Chef to Watch
Yongwon Hwang, Counter-
With such a demanding menu, Counter- requires a talented team of chefs in the kitchen to excel during each service. In Yongwon Hwang, chef Sam Hart has found a reliable talent that not only maintains that excellence, but adds to it.
Corey Jones, Mad Dash Kitchen
A Johnson & Wales graduate, Corey Jones’ culinary skills are evident in each bite at Mad Dash Kitchen — a difficult feat given the menu features dishes like tacos, sandwiches, and fries. Yet the level of flavor he achieves can only be created by someone with serious talent, and we can’t wait to see what else Jones brings to the city.
Alex Verica, PARA
As the chef de cuisine at South End spot PARA, Alex Verica has quietly been serving some of the most creative dishes in Charlotte. Since leaving The Stanley, owned by his father, the younger Verica is showing off his own style of cooking — and showing he’s capable of serving memorable fare all on his own.
Most Impactful Industry Member
Jamie Brown & Jeff Tonidandel, Tonidandel-Brown Restaurant Group
Buildings in expensive neighborhoods are rapidly getting torn down and redeveloped. The owners of concepts such as Supperland and upcoming Leluia Hall in the former Bonterra space are not only making sure historic buildings remain, but taking that history and merging it into restaurants that are helping shape Charlotte’s culinary scene.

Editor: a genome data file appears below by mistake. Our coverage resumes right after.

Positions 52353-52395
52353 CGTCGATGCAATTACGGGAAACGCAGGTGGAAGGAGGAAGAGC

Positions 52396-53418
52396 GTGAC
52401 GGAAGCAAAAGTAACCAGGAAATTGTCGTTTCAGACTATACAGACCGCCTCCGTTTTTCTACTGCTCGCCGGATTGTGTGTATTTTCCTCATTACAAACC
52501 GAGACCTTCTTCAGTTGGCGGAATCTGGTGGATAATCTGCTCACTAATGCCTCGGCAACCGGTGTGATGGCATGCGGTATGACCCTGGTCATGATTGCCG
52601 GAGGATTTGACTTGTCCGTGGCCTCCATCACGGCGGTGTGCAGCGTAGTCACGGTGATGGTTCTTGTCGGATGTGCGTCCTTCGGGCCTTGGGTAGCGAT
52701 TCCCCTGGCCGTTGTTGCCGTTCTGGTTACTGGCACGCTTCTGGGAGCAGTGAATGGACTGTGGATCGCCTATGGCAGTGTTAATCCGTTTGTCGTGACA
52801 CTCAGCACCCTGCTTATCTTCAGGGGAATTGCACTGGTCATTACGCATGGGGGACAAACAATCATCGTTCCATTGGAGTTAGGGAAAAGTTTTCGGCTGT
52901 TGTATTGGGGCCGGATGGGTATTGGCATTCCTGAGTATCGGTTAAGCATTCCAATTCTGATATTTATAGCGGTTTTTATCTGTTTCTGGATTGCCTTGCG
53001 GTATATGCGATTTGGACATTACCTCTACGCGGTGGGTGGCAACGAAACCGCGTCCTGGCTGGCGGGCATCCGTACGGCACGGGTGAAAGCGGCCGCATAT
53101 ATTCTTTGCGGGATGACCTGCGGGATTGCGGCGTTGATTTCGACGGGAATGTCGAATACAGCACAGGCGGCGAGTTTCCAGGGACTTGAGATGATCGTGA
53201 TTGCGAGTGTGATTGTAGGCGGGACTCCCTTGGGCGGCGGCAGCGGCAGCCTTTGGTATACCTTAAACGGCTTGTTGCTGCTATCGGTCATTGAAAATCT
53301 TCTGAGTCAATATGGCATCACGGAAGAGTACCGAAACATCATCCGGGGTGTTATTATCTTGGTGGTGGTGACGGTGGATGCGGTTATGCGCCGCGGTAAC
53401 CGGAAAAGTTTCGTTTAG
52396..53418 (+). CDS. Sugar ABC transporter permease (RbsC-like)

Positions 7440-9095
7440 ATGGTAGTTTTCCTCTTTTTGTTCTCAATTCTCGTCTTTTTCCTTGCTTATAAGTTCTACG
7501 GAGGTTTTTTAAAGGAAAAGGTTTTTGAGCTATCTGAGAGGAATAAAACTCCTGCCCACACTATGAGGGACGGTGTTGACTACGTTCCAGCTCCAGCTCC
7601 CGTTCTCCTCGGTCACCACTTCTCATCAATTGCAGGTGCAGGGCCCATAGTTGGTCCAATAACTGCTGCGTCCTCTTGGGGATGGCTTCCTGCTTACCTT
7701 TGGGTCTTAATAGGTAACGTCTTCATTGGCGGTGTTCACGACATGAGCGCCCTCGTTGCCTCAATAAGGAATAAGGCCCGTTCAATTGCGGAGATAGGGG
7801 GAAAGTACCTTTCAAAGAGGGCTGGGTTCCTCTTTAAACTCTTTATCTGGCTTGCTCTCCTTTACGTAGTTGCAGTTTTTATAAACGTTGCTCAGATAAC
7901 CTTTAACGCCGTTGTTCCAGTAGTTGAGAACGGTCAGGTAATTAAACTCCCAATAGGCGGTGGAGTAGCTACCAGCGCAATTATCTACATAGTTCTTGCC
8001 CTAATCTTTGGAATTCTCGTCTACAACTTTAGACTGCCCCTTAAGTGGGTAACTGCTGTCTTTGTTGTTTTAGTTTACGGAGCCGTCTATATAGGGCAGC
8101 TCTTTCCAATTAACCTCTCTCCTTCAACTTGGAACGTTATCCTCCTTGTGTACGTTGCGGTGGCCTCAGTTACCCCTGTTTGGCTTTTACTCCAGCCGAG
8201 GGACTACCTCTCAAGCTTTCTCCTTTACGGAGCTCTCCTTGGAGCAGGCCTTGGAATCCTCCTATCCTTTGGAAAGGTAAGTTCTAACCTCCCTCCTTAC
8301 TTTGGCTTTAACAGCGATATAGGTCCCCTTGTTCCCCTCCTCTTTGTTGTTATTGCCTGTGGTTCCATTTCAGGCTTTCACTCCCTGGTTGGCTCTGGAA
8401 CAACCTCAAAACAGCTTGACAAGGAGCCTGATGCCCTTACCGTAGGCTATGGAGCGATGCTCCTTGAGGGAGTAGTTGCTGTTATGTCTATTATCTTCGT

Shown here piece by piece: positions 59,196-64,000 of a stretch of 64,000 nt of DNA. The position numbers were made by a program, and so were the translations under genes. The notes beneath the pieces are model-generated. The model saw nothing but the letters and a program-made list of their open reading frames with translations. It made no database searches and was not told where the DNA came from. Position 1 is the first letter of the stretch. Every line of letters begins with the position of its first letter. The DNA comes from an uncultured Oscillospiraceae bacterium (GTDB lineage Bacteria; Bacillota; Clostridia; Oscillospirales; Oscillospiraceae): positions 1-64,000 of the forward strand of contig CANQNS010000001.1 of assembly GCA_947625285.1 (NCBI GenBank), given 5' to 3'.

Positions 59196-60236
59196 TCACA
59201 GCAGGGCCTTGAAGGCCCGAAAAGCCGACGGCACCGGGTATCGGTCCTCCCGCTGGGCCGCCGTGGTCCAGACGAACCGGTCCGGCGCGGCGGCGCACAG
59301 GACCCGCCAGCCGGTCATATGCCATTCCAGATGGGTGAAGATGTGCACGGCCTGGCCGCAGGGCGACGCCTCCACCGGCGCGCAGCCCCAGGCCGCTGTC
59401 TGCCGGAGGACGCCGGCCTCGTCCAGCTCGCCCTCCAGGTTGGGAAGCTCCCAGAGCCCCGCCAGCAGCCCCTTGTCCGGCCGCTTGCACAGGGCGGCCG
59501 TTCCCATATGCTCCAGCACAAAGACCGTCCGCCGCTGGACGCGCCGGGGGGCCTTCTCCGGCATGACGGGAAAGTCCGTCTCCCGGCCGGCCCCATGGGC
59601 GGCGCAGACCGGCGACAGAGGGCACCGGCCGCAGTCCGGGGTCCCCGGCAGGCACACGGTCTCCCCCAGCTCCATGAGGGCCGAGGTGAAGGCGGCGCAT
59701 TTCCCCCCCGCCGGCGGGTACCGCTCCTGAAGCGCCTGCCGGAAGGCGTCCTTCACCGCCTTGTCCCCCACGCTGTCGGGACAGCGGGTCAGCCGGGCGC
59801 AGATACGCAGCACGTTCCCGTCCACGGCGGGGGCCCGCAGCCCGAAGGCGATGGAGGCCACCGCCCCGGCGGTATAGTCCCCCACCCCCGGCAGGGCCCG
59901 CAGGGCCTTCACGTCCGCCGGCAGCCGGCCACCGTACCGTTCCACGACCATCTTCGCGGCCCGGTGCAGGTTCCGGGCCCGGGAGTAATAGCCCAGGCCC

Greg & Subrina Collier, BayHaven Restaurant Group
In bringing home James Beard Award finalist honors in this year’s awards, Greg Collier achieved something no one in Charlotte has yet done. Greg and his wife and business partner, Subrina, did the same with last year’s debut BayHaven Food & Wine Festival — the city’s first food festival celebrating Black culinarians from around the region. The event looks to come back even bigger this year.
Sam Diminich, Your Farms Your Table
As the owner of Your Farms Your Table, chef Sam Diminich continues to make local fare, supplied by local farms, accessible to busy families. When he’s not cooking, he provides support to those in the restaurant industry battling addiction through his work with Ben’s Friends. No matter who his clients are — whether you’re Christian McCaffrey or a patient in the recovery program at McLeod Center — he provides the same dedication to advocating a clean lifestyle through food.
Pastry Chef of the Year
Samantha Allen, Wentworth & Fenn